NORTH ADAMS -- Mayor Richard J. Alcombright promised his continued commitment to growth and urged residents to keep an open mind.
Alcombright, after being sworn in on Wednesday for his third term as mayor during the 2014 Organization of City Government at City Hall, spoke of challenges facing the city in the next few years as well as the positive changes coming soon.
"Let's not spin our wheels in politics, but rather move steadily ahead through policy," he said.
Roughly 50 people filled the City Council Chambers for the ceremony Wednesday morning, where five City Council members were also sworn in. Eric Buddington, Benjamin Lamb, Kate Merrigan, Joshua Moran and Wayne Wilkinson will serve their first two-year terms, while Lisa Blackmer, Keith Bona, Jennifer Breen and Nancy Bullett all won re-election in November.
Blackmer was elected as City Council president, a position formerly held by Michael Bloom. Bullett was elected as vice president, formerly held by Blackmer.
Also included in the ceremony was the swearing in of North Adams School Committee and Northern Berkshire Vocational Regional School District members.
Alcombright welcomed the new City Council and stated it is collectively a very strong body.
"Some have expressed concern that the number of new councilors might be problematic," he said. "I fail to see the problems but very specifically focus on the many opportunities."
What the council lacked in municipal experience, he said, was made up for with professional experience in fields such as education, management, law, retail and human services.
He expressed a concern about North Adams Regional Hospital, which announced it will close the Greylock Pavilion this month. The department's inpatient psychiatric services and the pediatric unit will be replaced with outpatient services through its emergency department.
Alcombright acknowledged the hospital's parent organization, Northern Berkshire Healthcare, struggled to maintain services amidst financial difficulties.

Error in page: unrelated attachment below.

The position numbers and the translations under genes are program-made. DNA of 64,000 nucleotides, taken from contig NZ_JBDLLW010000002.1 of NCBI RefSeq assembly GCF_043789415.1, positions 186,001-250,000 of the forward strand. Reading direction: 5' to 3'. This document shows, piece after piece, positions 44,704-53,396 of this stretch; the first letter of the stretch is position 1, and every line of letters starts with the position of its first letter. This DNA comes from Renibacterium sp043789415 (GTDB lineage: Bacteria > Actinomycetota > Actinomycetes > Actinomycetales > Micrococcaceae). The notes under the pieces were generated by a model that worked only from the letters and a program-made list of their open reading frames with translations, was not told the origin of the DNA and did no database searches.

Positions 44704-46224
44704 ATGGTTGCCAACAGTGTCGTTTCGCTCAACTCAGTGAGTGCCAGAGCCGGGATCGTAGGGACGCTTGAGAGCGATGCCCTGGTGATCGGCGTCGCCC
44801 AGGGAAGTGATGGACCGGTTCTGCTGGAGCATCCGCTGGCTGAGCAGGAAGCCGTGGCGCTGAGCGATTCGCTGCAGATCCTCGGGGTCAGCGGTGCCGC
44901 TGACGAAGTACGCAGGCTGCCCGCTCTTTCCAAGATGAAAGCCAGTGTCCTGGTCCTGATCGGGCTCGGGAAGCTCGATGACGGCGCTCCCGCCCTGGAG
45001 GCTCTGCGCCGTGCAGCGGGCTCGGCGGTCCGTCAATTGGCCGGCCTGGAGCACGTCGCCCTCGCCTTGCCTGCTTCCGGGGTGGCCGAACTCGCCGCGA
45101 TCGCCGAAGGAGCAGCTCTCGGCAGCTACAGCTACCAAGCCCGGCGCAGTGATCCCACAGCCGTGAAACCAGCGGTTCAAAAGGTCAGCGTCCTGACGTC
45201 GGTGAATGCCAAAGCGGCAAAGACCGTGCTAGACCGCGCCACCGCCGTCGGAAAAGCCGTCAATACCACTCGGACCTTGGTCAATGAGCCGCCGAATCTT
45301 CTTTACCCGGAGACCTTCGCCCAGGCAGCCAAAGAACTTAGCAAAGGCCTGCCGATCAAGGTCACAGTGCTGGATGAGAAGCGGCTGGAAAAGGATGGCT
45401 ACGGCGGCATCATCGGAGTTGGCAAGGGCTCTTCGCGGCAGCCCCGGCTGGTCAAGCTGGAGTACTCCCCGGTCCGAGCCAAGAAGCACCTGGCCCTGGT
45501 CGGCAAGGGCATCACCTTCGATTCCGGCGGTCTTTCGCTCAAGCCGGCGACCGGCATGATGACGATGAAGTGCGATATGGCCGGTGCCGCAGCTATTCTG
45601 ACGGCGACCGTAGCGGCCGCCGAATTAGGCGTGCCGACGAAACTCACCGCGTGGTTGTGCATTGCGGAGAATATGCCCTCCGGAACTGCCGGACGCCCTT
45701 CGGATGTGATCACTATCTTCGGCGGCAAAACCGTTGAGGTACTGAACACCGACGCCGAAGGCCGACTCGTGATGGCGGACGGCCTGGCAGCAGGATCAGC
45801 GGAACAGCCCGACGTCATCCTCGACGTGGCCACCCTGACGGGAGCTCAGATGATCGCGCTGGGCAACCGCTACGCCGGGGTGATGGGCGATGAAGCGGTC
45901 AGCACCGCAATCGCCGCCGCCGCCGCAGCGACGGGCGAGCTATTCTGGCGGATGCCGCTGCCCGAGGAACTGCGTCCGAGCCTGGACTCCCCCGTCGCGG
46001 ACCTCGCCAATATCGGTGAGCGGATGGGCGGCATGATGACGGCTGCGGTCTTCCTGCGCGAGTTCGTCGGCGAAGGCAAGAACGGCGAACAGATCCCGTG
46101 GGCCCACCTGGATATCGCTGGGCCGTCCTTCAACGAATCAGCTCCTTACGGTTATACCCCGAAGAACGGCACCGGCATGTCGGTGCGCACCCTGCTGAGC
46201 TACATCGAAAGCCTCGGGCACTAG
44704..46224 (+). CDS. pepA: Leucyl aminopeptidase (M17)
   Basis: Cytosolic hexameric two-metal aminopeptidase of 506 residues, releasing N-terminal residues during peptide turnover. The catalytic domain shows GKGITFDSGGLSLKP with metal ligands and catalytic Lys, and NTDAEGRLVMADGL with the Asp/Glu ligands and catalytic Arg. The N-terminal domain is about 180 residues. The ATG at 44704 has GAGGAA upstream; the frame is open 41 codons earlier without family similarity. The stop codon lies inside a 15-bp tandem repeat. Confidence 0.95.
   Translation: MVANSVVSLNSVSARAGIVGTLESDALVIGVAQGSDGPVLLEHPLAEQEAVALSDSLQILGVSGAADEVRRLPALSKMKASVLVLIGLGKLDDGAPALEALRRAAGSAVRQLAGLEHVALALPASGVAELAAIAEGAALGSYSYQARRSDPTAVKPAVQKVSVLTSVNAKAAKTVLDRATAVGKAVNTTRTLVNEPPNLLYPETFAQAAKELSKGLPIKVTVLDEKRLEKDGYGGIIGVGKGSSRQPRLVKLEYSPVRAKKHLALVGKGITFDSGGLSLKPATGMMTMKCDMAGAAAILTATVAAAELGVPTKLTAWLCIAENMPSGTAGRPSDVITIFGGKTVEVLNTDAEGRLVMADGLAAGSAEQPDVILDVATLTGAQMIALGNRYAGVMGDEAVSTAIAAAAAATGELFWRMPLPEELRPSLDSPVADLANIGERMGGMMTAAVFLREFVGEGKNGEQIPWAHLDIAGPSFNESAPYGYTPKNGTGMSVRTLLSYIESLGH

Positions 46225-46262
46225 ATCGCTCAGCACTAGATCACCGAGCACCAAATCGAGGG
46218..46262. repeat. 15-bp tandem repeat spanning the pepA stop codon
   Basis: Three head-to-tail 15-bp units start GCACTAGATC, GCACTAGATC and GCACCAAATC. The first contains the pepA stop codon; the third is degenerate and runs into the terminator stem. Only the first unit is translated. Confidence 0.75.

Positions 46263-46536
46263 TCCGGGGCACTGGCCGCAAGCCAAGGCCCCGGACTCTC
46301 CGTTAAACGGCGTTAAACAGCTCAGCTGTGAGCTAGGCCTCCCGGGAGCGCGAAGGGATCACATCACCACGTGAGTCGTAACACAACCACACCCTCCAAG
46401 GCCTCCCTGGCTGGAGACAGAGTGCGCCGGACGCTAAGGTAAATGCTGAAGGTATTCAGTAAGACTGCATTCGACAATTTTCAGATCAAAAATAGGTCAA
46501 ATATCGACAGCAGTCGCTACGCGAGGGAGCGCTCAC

"I only ask this community stand by [the hospital], knowing that what they are experiencing financial is very real," he said. "And while very difficult, the decision to reduce services for some may reserve services for most."
Alcombright noted the city must prioritize capital projects related to the city's infrastructure, including a public safety building, Americans with Disability Act improvements, and work at the city's airport.
"My administration with this council will be making very difficult decisions over the several cycles as we prioritize projects and determine the best way to fund them," he said. "The reality is much that we need to do, needs to be done sooner rather than later."
In speaking about the city's budget, Alcombright stressed the importance of growth to strengthen the city financially. The city gained jobs along the Route 8 corridor through Crane's stationary division and retail stores Ocean State Job Lot, Tractor Supply and Walmart, he said.
Future initiatives related to growth include the redevelopment of Heritage State Park into Greylock Market and the renovation of the Mohawk Theater, he said.
Alcombright also said he would do more to expand the city's business base through initiatives such as special tax agreements.
The city remains on the right path despite challenges, he said, noting the Conte School renovation will soon be underway and is scheduled to open in September 2015. In addition, the city is set to unveil it's Vision 2030 Master Plan this Winter, and the Partnership for North Adams will unveil its privately funded Visionary Plan.
"Today, right now, I am confident that we are on the right path and that we have and will continue to see great things happen," Alcombright said.
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